“God established mysterious and admirable relations between, on the one hand, certain forms, colours, sounds, perfumes, and flavours and, on the other, certain states of soul. It is obvious that, through the arts, mentalities can be profoundly influenced.” This thought of Prof. Plinio Corrêa de Oliveira in Revolution and Counter-Revolution he repeated and developed in countless talks and chats with his friends.

In the Middle Ages, abbeys were accustomed to give great banquets where both lords and monks—who frequently also came from the nobility—could thus share God’s gifts elaborated with good taste. The sacrality of the rituals of the meal led to a spiritual union that calmed the wild spirits and diminished quarrels.

The monks prepared delicacies out of charity and, in so doing, established an etiquette which in turn elevated the customs. Conversation and courtesy were perfected. Gradually this socialising begot the rituals of civil society that made Europe a model of civilisation. Is this not the highest goal of a meal?

The great abbots of Cluny—St. Odo, St. Odilon and St. Mayeul—had great chefs. St. Thomas Aquinas appreciated well-prepared dishes and ate with gusto. St. Gregory VII like elaborate dishes. St. Pius V had a famous cook, Bartholomew Scappi, who left his recipes in a well-known book.

Almost all heresies, under the pretext of promoting austerity, were against good meals “to which the Church had sold its soul”. Luther, although a notorious glutton, was one of the worst attackers.

In his excellent work French Gastronomy: The History and Geography of a Passion, by Jean-Robert Pitte surprisingly states:

“Luther’s sensual tendency did not stop the Protestant Reformation—especially the Calvinist one—from adopting austerity. To understand this, one must necessarily relate the moral attitude of the protestants to their denial of the Sacrament of Confession. By denying confession, they necessarily live in fear, keeping their adherents in a state of constant anxiety”.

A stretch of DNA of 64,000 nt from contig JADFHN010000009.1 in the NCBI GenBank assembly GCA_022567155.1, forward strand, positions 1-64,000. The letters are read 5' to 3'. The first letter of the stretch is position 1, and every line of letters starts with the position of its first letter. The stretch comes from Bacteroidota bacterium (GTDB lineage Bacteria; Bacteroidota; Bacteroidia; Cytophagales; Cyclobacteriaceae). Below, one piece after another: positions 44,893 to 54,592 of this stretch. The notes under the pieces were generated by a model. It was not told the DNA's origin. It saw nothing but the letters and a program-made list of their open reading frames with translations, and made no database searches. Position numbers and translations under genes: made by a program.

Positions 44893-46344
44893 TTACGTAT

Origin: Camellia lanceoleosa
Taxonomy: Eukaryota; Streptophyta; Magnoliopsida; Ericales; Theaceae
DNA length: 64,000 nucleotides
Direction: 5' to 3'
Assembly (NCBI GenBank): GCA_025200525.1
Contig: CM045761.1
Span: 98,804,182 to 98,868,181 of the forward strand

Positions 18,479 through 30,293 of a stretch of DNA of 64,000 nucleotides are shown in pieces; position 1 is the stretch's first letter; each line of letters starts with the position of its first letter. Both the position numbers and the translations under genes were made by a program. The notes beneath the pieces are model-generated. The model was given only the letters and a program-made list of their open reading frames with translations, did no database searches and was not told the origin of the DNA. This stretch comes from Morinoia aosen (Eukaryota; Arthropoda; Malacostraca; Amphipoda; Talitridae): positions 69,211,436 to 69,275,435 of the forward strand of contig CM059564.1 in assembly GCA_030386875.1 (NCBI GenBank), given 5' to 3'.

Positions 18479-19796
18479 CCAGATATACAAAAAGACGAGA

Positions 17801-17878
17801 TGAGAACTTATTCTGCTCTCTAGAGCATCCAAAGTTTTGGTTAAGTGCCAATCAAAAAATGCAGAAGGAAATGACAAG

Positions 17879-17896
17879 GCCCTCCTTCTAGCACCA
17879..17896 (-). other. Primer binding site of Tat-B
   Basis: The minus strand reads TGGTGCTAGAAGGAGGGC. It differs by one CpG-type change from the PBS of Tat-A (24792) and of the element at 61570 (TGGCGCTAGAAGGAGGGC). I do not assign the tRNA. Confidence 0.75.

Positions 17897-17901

Although surprising, it is nonetheless likely; since the anxiety caused by refusing the Sacrament of Confession—with the resulting lack of forgiveness—leads certain protestant denominations to seek a false austerity by renouncing a pleasure that is not only licit but necessary for spiritual elevation as is the case with a tasty meal.

In the movie Babette’s Feast, premiered in Cannes in 1987, one can find a symbolic example of the harm Protestantism did to Christian culinary art and, as a consequence, social relationships.

Today, with canned food, powdered mixes and the proliferation of takeaways, the preparation of meals ceases to have souls and human relationships in mind. The oven has been abandoned and food factories have taken its place. This type of food represents the triumph of matter over spirit.

I once heard a Frenchman, who loved his meals, ask a friend if he wanted to eat something. His friend responded:

“No, I am not hungry.”

To which the Frenchman replied:

“But do you only eat when you are hungry?”

Many French people believe a good meal especially enhances the relationships between souls. Fastfood tends to facilitate the disappearance of respect for the dignity of the other person.

Although it seems to be a paradox, those who, without necessity, prefer this type of meal may be committing the sin attributed to gluttons who only think of food as satisfying their bodily needs.

One day a family I knew received into their home an old and dear friend who had travelled from afar. He had a special preference for duck with plums. So the family prepared this dish for his arrival. Just before the meal was served, someone gasped:

“This is Lent, a time of abstinence!”

Worried but without any other dish to worthily offer his friend, the head of the family consulted the canon of the cathedral. Seeing it was an honest mistake and taking into consideration the circumstances, the old priest responded with certainty:

“Serve the duck. In this case, Charity comes before sacrifice. We should do penance, but not impose it upon others.”

Good meals and a table nicely set are part of Christian charity.